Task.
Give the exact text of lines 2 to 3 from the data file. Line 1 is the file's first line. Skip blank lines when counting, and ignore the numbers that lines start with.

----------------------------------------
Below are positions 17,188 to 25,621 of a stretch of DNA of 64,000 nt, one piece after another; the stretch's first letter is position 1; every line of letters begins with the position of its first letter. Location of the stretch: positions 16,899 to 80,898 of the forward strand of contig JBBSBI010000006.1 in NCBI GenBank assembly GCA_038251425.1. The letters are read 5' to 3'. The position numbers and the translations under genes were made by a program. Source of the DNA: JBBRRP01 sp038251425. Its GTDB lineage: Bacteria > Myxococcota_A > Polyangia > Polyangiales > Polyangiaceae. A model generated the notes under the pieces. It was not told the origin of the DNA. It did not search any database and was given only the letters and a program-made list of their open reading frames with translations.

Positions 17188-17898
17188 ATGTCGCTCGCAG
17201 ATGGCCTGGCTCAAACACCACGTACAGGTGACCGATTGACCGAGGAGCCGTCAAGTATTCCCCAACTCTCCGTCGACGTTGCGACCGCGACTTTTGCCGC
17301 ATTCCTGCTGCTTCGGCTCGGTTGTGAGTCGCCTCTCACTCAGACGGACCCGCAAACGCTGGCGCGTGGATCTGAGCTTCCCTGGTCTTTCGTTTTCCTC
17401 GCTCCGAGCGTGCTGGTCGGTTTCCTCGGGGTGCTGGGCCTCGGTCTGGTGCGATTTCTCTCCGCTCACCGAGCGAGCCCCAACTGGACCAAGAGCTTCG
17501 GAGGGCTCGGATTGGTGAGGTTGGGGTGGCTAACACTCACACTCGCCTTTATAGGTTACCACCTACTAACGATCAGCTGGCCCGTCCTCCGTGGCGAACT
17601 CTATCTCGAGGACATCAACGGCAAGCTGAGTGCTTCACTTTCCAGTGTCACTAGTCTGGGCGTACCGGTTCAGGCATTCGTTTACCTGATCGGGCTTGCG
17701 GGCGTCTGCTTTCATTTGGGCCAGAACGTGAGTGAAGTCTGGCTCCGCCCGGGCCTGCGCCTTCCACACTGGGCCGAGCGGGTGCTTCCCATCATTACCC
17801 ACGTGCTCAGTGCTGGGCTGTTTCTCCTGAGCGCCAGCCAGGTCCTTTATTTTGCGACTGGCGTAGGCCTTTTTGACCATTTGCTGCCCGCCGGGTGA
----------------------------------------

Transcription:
Positions 17188-17898
17188 ATGTCGCTCGCAG